I can't take Nothing seriously as a phone maker — here's why

Nothing Phone (2) held in the hand.
(Image credit: Future)

You try to keep an open mind when it comes to phone makers, but lately, when I hear about Nothing — makers of the original Nothing Phone (1) and Nothing Phone (2) follow-up as well as the forthcoming Nothing Phone 2a —  I have to fight the urge to roll my eyes.

It's not because of the company's name, even if to talk about Nothing runs the risk of launching into your own personal Abbott & Costello routine. It's certainly not because of the phones themselves, which have proven to be quite striking and snappy. And even the company's drip-drip-drip style of announcing details about its devices, while excessive, is just the cost of grabbing attention in a very crowded smartphone market.

No, my beef with Nothing boils down to the phone maker's release strategy. There's simply no rhyme or reason to what it does.

The original Nothing Phone didn't ship in the U.S. when it debuted in 2022. Fair enough — the U.S. phone market is tough to break into, especially for a fledgling company. And Nothing did decide to bring its follow-up device to the U.S. last year, even if it wasn't offered through any wireless carriers. (Like it or not, that's how most people buy their phones in this country, so unlocked phones don't really have much of a chance of making a ripple in the market.)

Now, Nothing is about to launch a new phone, the Nothing Phone 2a, which sounds like it's going to be a lower-cost version of the Nothing Phone (2) aimed at appealing to a more general audience. Nothing confirmed the existence of the phone earlier this month and just this week, it set a release date of March 5.

Not that any of this should matter in the U.S. — the Nothing Phone 2a isn't going on sale here.

Or to be accurate, it's not going to be available to a wider audience here. You will be able to purchase the phone, but only through Nothing's Developer Program. The idea is that app makers will be able to get their hands on Nothing Phone 2a and use Nothing's Glyph Developer Kit to retool their software to work with Nothing's Glyph interface. Presumably, that means more apps optimized for the Nothing Phone (3) when that device arrives later this year and becomes available... well, who knows where, really.

Look, it's a big wide world out there, and plenty of phone makers do very well for themselves without ever releasing devices in the U.S. But launching some phones here while making others available only in a beta program seems like a scattershot approach to building an audience — especially when you're talking about reaching new kinds of phone users, as Nothing's Carl Pei does in a video announcing the Nothing Phone 2a's launch date.

"We've also heard from our community that there are different needs when it comes to a smartphone, and that was the inspiration behind the Phone 2a," said Pei, adding that Nothing is looking to bring its approach to design and mobile software to people who don't necessarily need premium specs. 

"How do we fulfill the needs of a different type of consumer while still staying true to who we are in terms of our innovation?" Pei added. "That was basically the idea behind the Phone 2a."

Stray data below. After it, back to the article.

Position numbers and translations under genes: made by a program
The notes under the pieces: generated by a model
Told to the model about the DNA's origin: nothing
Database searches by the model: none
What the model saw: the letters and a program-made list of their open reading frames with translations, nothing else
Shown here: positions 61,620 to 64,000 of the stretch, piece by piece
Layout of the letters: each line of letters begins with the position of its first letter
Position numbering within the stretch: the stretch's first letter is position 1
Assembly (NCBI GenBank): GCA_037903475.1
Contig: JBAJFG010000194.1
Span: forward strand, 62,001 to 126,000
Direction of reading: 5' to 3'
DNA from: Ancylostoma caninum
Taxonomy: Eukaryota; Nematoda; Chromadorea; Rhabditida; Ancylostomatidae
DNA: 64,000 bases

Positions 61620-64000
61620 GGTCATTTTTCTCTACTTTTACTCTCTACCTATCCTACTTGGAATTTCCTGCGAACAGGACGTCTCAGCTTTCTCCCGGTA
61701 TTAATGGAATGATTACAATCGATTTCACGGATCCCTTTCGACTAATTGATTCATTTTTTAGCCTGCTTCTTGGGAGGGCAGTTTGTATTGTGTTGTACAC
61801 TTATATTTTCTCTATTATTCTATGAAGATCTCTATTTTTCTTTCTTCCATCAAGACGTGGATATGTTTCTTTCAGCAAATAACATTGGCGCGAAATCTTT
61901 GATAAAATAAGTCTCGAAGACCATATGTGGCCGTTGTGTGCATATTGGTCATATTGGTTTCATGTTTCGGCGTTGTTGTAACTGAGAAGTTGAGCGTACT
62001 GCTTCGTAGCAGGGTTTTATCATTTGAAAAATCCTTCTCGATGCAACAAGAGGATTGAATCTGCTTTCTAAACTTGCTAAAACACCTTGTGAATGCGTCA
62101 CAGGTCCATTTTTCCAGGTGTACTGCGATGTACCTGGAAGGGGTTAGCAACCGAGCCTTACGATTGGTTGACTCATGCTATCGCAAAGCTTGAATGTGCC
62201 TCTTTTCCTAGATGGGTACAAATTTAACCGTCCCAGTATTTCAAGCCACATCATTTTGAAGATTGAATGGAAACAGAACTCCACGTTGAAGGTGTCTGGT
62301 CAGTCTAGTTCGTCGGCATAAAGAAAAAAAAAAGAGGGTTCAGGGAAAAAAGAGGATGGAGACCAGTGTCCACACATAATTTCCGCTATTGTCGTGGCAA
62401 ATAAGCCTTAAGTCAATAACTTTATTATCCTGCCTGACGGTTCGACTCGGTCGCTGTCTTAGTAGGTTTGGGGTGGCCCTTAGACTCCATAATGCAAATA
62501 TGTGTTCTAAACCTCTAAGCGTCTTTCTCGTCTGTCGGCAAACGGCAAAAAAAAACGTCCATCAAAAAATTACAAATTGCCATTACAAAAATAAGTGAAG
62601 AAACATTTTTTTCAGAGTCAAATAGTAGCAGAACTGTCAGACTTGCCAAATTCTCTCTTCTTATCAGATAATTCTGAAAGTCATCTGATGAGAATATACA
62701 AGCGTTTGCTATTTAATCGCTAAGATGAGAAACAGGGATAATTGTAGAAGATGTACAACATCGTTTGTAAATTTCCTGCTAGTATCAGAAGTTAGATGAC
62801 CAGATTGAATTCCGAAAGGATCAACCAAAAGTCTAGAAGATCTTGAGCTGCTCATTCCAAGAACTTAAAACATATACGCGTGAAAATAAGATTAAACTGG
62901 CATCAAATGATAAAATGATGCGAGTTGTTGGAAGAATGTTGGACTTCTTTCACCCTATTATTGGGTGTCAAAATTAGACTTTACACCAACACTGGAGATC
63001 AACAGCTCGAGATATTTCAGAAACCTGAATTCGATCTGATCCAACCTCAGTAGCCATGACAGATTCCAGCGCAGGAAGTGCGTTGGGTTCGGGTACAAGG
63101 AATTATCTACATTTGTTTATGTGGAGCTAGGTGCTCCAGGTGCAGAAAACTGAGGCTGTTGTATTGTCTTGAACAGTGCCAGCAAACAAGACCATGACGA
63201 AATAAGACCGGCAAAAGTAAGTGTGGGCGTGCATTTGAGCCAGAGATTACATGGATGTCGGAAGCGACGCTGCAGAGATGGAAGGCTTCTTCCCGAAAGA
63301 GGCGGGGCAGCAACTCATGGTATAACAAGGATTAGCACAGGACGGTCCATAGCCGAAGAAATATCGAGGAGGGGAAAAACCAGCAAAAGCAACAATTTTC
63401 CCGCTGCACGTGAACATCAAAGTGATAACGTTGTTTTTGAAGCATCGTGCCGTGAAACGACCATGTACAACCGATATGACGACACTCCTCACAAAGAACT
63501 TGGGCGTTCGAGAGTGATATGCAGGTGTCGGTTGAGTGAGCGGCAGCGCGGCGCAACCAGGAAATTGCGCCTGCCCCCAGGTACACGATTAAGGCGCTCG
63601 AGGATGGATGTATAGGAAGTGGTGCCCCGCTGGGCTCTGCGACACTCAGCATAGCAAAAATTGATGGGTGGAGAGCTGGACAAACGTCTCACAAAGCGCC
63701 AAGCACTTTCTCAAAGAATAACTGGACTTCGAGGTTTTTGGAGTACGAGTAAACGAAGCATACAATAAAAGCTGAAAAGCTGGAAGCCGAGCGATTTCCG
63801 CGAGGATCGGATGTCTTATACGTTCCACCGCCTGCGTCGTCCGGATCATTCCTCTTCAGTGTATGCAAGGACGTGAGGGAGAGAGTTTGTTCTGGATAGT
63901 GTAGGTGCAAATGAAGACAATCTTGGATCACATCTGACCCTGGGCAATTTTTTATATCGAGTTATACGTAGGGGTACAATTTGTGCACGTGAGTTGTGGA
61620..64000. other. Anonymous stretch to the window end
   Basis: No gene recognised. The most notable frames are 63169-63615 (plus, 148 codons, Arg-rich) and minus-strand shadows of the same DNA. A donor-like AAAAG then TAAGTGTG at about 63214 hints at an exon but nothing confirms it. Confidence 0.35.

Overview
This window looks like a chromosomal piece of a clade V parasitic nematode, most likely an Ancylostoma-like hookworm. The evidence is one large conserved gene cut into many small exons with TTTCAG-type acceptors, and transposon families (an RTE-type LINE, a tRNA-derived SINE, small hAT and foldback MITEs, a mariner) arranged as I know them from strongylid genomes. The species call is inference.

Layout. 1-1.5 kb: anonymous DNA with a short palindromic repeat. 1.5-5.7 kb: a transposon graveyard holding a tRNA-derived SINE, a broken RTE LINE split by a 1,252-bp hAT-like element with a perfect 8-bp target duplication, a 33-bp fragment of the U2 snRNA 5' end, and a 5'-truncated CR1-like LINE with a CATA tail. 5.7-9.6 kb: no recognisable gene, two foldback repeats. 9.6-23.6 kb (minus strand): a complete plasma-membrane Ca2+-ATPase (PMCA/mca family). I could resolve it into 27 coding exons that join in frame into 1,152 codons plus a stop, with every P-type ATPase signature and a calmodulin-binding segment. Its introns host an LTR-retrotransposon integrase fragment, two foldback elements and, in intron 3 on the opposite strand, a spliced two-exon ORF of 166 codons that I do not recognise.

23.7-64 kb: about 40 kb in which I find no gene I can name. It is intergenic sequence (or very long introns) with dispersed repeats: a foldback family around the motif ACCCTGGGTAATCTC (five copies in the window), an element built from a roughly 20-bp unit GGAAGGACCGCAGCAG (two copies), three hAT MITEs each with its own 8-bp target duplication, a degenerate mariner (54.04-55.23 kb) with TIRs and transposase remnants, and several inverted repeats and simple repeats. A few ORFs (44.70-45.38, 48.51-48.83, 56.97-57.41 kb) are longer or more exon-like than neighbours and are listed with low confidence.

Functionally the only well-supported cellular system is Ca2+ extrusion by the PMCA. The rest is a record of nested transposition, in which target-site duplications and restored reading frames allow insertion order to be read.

Specifics about the Nothing Phone 2a remain sparse. But comments like the ones Pei has made give the impression the new phone is going to offer some of the Nothing Phone (2)'s more noteworthy features — like the Glyph Interface that uses lights to deliver notifications and alerts — while scaling back some of the internal specs to keep costs down.

If that sounds familiar, it's the same general approach OnePlus uses with its flagship phones and R series devices. A flagship like the OnePlus 12 delivers premium capabilities, some of which — fast charging and bright displays — find their way into the cheaper OnePlus 12R. That way, OnePlus not only has a device for people willing to pay up for flagships but also a less-expensive model to appeal to a a broader, more budget-minded audience.

Nothing could do a lot worse than follow that strategy — especially now that OnePlus has released R series phones in the U.S. for the first time ever with the OnePlus 12R. But it doesn't sound like that's going to happen.

And that's a shame. There's a lot of good midrange phones out there, with the OnePlus 12R just the latest to join the mix. But there's always room for another device, particularly one built with Nothing's well-established flair for design.

"At Nothing, we just want to create the best products, irrespective of which product so our users can always be sure when they buy a Nothing product, it's going to be the best in its class," Pei said. "So with the Phone 2a, I think what's really important is a great performance and a great camera, and that's what the team has been really focused on whilst not forgetting about what makes us unique — our design innovation and our software."

Which all sounds great. Maybe one day U.S. phone buyers will be able to discover all that for themselves.

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Philip Michaels

Philip Michaels is a Managing Editor at Tom's Guide. He's been covering personal technology since 1999 and was in the building when Steve Jobs showed off the iPhone for the first time. He's been evaluating smartphones since that first iPhone debuted in 2007, and he's been following phone carriers and smartphone plans since 2015. He has strong opinions about Apple, the Oakland Athletics, old movies and proper butchery techniques. Follow him at @PhilipMichaels.